CEOs and executives are becoming more involved than ever before in their companies’ buying decisions. Get your game plan for selling to the C-suite.
You think about it a lot.
No matter whether you’re servicing existing accounts or chasing new business, making quota is always in the back of your mind.
Sales reps who want to be successful have to keep a lot of plates spinning. Prospecting. Training. Making sales presentations. It’s no wonder when the sales landscape changes people get anxious.
Because of various changes in the business environment, CEOs are becoming far more involved than ever before in their companies’ major investment decisions. Like most changes, this one is hiding a unique opportunity.
Imagine making more money than before with less anxiety. Sounds like a good time right? Well, it’s completely possible, but you need to be prepared.
Let me explain...
A True Story
I remember when I was in college, my friends and I heard about a party that was happening in the penthouse suite of a posh hotel downtown.
We dressed to impress and arrived at the hotel. We strolled through the lobby anticipating all the fun we would have that night. When we got in the elevator and pressed the button for Penthouse the elevator didn't budge.
We pressed the button again and...nothing. This wasn't working out the way we planned. After a few minutes we realized that we needed a key card coded for the Penthouse to even start the elevator. Duh!
Before long, some of the people involved in throwing the party got in the elevator. They laughed when we explained what happened, promptly swiped their key card and took us up.
Moral of the story: If you don't want to miss the party, you'll need the right keys.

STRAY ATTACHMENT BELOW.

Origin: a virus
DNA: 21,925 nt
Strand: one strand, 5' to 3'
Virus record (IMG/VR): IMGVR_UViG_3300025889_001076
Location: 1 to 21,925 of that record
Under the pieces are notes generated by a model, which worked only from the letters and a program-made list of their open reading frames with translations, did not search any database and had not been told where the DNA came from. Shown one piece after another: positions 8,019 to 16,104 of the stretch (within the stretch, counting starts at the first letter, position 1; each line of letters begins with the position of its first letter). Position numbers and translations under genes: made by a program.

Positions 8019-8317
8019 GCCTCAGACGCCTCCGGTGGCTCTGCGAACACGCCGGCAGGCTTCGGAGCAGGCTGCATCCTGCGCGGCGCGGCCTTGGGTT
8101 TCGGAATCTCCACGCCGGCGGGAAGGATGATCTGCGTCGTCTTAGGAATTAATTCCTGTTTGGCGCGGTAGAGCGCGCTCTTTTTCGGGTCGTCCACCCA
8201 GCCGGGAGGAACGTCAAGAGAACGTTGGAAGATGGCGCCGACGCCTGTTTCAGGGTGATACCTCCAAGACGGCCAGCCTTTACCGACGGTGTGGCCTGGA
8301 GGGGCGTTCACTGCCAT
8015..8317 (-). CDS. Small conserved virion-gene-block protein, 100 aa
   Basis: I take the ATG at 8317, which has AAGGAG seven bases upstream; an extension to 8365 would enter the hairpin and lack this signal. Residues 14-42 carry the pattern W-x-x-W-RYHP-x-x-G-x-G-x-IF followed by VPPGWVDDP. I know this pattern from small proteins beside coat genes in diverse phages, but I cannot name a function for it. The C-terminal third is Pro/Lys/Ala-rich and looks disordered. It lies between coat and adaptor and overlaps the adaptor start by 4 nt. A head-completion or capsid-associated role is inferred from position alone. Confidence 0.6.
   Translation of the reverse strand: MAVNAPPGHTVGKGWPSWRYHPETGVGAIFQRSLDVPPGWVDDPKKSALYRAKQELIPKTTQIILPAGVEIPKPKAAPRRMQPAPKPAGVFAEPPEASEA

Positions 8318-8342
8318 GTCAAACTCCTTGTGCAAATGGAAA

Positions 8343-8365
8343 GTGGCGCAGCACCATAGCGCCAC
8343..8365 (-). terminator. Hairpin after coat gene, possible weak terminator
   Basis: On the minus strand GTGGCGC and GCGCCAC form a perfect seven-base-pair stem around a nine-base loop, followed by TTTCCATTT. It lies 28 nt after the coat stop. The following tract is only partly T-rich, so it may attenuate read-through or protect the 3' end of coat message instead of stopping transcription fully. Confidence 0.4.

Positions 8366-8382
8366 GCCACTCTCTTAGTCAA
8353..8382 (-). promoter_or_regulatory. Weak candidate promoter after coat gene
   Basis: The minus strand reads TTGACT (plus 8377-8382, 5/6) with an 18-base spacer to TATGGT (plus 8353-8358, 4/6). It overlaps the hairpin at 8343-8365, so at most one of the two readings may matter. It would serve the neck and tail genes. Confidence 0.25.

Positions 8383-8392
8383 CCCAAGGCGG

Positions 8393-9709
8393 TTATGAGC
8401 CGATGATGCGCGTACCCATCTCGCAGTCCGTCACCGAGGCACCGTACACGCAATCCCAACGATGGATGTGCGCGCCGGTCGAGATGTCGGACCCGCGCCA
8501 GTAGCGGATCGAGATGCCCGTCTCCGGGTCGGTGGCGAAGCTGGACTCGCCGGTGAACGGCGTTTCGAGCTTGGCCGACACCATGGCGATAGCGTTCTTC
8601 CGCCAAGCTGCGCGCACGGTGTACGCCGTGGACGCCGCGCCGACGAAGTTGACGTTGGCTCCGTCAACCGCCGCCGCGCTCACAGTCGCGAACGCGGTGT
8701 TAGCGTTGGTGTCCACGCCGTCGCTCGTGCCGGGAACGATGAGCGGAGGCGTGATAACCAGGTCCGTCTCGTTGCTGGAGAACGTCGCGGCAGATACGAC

This is Important to your Livelihood
College stories aside, you may wonder why selling to the executive suite even matters.
There are a few reasons. Perhaps the most important is that someone in the C-Suite now approves or makes more decisions than ever before. Sales executives who want to excel at their craft will need to connect with senior level executives to stand a snowball’s chance of being successful.
- Executives are making more buying decisions. According to market research firm BuyerSphere, CEOs are involved in 38% of final decisions, finance in 20%, procurement in just 6%.
- They're also getting involved in the process early, most likely when a problem surfaces and they're looking for how to address it. But that's not the end of executive involvement. After a short list is made, execs are jumping back in the process to evaluate the value potential solutions deliver to their business.
- As you see, even though executives do their own research, they often task subordinates to vet potential choices. That means you have to be familiar to the CEO and influencers that have his ear.
Because of these trends, salespeople must have strategies for approaching the Chief Executive Officer, Chief Financial Officer, Chief Information Officer or other key executive decision makers.